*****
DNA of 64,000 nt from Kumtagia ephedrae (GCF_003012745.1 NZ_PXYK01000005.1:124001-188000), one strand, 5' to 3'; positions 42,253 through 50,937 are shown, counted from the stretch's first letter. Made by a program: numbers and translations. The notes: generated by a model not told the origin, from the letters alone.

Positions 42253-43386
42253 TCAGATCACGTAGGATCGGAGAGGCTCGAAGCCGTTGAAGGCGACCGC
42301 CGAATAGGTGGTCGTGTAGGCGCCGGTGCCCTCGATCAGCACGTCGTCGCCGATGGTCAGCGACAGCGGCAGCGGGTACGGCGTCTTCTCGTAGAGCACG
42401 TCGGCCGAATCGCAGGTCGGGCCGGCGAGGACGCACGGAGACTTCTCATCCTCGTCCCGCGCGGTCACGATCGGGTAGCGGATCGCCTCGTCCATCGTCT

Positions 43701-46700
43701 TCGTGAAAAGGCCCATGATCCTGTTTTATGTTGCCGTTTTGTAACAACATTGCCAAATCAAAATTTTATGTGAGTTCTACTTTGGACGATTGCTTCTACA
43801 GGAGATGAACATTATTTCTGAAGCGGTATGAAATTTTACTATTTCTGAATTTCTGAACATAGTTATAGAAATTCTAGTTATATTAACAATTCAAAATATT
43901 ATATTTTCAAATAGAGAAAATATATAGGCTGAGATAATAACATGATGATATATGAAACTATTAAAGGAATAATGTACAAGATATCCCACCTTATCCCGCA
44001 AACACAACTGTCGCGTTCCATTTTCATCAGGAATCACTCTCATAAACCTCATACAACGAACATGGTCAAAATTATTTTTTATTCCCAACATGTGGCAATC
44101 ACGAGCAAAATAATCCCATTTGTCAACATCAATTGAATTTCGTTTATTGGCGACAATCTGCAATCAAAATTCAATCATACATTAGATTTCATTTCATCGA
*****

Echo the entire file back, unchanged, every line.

DNA of 64,000 nt from Kumtagia ephedrae (GCF_003012745.1 NZ_PXYK01000005.1:124001-188000), one strand, 5' to 3'; positions 42,253 through 50,937 are shown, counted from the stretch's first letter. Made by a program: numbers and translations. The notes: generated by a model not told the origin, from the letters alone.

Positions 42253-43386
42253 TCAGATCACGTAGGATCGGAGAGGCTCGAAGCCGTTGAAGGCGACCGC
42301 CGAATAGGTGGTCGTGTAGGCGCCGGTGCCCTCGATCAGCACGTCGTCGCCGATGGTCAGCGACAGCGGCAGCGGGTACGGCGTCTTCTCGTAGAGCACG
42401 TCGGCCGAATCGCAGGTCGGGCCGGCGAGGACGCACGGAGACTTCTCATCCTCGTCCCGCGCGGTCACGATCGGGTAGCGGATCGCCTCGTCCATCGTCT

Positions 43701-46700
43701 TCGTGAAAAGGCCCATGATCCTGTTTTATGTTGCCGTTTTGTAACAACATTGCCAAATCAAAATTTTATGTGAGTTCTACTTTGGACGATTGCTTCTACA
43801 GGAGATGAACATTATTTCTGAAGCGGTATGAAATTTTACTATTTCTGAATTTCTGAACATAGTTATAGAAATTCTAGTTATATTAACAATTCAAAATATT
43901 ATATTTTCAAATAGAGAAAATATATAGGCTGAGATAATAACATGATGATATATGAAACTATTAAAGGAATAATGTACAAGATATCCCACCTTATCCCGCA
44001 AACACAACTGTCGCGTTCCATTTTCATCAGGAATCACTCTCATAAACCTCATACAACGAACATGGTCAAAATTATTTTTTATTCCCAACATGTGGCAATC
44101 ACGAGCAAAATAATCCCATTTGTCAACATCAATTGAATTTCGTTTATTGGCGACAATCTGCAATCAAAATTCAATCATACATTAGATTTCATTTCATCGA